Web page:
Construction starts expected to pick up post-election

Underlying construction activity will rise slightly this year as an early election and strengthening economy provide more confidence to investors, a key report has predicted.

Industry intelligence specialist Glenigan forecasts a 3 per cent increase in 2024 in projects worth under £100m getting underway on site.

Its report then predicts a 7 per cent hike next year and a further 6 per cent growth in underlying workloads the following year.

Hotel and leisure work will lead the recovery this year alongside health construction with both areas seeing 14 per cent growth, according to Glenigan.

This will be tempered by a 12 per cent drop in industrial starts and a 5 per cent fall in education schemes, the study predicts.

The private housing subsector is forecast to see a 14 per cent increase in new projects in 2025, with offices just behind on 12 per cent.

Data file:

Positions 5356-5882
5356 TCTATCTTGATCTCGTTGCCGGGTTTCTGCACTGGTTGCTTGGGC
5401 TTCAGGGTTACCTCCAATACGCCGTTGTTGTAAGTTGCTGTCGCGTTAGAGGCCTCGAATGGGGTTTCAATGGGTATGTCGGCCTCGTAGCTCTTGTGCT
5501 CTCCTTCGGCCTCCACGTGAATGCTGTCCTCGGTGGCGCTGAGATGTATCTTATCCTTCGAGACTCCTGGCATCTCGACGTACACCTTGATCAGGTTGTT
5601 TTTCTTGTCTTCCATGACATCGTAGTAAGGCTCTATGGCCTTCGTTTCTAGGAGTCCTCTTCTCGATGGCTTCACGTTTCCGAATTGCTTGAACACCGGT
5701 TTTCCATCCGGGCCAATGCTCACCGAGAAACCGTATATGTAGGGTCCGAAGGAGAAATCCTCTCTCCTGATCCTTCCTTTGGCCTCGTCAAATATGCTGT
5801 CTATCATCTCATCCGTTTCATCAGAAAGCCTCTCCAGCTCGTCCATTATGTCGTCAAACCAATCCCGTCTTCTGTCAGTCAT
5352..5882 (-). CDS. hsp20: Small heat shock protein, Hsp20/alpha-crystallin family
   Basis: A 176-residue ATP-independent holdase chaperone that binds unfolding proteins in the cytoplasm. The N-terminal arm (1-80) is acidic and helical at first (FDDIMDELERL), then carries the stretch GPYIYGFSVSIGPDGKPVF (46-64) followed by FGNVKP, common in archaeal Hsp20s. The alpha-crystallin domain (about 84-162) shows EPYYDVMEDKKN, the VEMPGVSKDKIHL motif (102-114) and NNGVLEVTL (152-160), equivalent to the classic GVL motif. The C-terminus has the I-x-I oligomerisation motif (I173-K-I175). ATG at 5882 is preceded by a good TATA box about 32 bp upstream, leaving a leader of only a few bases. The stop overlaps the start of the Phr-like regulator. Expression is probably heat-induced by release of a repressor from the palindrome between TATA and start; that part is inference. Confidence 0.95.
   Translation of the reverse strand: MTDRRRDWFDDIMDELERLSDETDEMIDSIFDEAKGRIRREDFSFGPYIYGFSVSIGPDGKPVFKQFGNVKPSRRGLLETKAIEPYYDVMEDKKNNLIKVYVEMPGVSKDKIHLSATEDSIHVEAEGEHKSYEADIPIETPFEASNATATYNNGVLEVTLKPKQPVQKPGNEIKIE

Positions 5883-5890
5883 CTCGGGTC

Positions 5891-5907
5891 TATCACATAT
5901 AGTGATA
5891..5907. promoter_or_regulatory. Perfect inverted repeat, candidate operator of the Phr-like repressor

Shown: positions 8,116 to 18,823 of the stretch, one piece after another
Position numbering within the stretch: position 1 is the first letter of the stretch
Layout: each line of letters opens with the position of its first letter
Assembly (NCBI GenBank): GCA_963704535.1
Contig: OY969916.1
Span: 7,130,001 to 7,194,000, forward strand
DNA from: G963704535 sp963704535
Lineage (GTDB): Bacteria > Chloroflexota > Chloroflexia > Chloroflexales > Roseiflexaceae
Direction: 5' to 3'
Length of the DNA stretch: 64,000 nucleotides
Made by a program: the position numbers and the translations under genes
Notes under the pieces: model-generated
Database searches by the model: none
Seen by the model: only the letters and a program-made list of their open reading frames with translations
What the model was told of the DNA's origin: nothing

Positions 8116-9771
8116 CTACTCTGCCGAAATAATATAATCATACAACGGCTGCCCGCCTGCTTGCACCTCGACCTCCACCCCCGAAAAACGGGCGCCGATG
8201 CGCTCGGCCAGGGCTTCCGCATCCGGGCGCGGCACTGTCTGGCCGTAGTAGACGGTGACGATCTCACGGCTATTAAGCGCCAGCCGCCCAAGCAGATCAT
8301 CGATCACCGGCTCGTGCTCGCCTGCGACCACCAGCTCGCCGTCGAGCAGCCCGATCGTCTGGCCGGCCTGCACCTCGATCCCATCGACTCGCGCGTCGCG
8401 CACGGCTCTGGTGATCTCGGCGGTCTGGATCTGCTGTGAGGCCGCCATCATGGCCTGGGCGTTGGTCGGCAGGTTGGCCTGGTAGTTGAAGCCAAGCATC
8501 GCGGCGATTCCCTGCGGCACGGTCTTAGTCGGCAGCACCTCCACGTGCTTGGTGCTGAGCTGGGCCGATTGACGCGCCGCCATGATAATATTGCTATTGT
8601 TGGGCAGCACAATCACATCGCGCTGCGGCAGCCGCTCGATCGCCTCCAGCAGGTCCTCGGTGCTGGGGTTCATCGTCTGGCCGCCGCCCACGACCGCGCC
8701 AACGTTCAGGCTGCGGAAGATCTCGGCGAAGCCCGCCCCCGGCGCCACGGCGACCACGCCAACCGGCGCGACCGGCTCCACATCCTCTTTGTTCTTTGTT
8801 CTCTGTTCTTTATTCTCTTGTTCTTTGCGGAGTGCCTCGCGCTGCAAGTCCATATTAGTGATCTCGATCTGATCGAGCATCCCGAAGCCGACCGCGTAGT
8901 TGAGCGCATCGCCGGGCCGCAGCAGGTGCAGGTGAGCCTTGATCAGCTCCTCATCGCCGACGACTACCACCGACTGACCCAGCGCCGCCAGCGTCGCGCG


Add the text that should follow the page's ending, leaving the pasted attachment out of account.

But the largest single step will be taken by retail, which will soar by almost a fifth in 2026, according to the report.

Glenigan economic director Allan Wilen said: “The UK construction sector is still facing significant headwinds as the economy struggles to pick back up. However, there are signs of growth in several key areas, particularly in the private verticals, signalling a gradual recovery from mid-2024.

“In the private housing sector, for example, we anticipate starts will pick up in the latter half of this year, driven by improved affordability and brighter economic prospects.

“Similarly, we’re forecasting improved activity in consumer-related verticals such as retail, and hotel and leisure, as a gradual easing in price inflation is set to provide a boost to households’ spending power.

“Elsewhere, structural changes are expected to create new opportunities in office refurb and fit-out, while logistics is poised for renewed investment fuelled by online retail growth.”

Wilen said purse strings were likely to loosen once the new government was in place, particularly in the public sector.

“The purdah period leading up to 4 July prevents civil servants from making any announcements that could influence voting intentions,” he said. “As a result, decisions will be delayed until post-election.

“This means we’ll have to wait until the new government’s Spending Review for further clarity on budget allocation, and this might not be until Q4 2024.”

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